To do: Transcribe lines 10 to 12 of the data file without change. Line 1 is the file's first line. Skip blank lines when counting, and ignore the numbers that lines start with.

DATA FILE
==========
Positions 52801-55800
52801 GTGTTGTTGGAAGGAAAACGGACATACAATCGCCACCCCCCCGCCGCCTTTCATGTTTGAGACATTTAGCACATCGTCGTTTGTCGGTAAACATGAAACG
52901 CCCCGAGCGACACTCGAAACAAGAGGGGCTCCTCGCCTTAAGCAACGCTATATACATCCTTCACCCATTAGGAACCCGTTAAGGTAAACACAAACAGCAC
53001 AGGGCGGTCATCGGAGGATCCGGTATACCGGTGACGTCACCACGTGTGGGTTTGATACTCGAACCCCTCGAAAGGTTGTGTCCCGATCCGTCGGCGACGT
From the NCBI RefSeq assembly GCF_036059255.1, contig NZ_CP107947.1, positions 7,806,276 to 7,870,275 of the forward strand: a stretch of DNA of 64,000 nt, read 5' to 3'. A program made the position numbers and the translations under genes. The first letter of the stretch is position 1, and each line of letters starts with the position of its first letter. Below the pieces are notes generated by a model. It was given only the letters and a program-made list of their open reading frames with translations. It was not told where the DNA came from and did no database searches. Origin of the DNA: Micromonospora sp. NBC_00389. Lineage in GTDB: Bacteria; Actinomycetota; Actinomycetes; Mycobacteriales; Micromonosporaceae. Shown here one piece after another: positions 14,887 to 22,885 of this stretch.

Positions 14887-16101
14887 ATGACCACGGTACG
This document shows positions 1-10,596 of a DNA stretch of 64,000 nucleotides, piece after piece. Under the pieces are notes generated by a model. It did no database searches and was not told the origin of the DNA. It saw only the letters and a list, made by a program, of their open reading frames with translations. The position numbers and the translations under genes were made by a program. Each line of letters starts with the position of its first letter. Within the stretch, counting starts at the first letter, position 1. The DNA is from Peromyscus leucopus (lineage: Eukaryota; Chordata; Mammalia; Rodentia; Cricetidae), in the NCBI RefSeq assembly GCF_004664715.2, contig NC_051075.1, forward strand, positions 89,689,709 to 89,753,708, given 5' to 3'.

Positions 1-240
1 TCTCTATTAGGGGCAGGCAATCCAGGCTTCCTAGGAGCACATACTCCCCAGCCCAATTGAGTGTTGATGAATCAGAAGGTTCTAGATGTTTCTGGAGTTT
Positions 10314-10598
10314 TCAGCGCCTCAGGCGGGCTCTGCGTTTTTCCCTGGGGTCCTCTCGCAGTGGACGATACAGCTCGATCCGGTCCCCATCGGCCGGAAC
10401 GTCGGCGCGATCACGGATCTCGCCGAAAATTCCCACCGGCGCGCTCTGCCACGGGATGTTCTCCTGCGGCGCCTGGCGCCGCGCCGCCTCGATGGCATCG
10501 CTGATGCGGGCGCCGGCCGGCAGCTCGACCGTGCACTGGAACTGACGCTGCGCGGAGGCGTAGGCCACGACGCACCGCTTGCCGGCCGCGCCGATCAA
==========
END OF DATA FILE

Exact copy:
1 TCTCTATTAGGGGCAGGCAATCCAGGCTTCCTAGGAGCACATACTCCCCAGCCCAATTGAGTGTTGATGAATCAGAAGGTTCTAGATGTTTCTGGAGTTT
Positions 10314-10598
10314 TCAGCGCCTCAGGCGGGCTCTGCGTTTTTCCCTGGGGTCCTCTCGCAGTGGACGATACAGCTCGATCCGGTCCCCATCGGCCGGAAC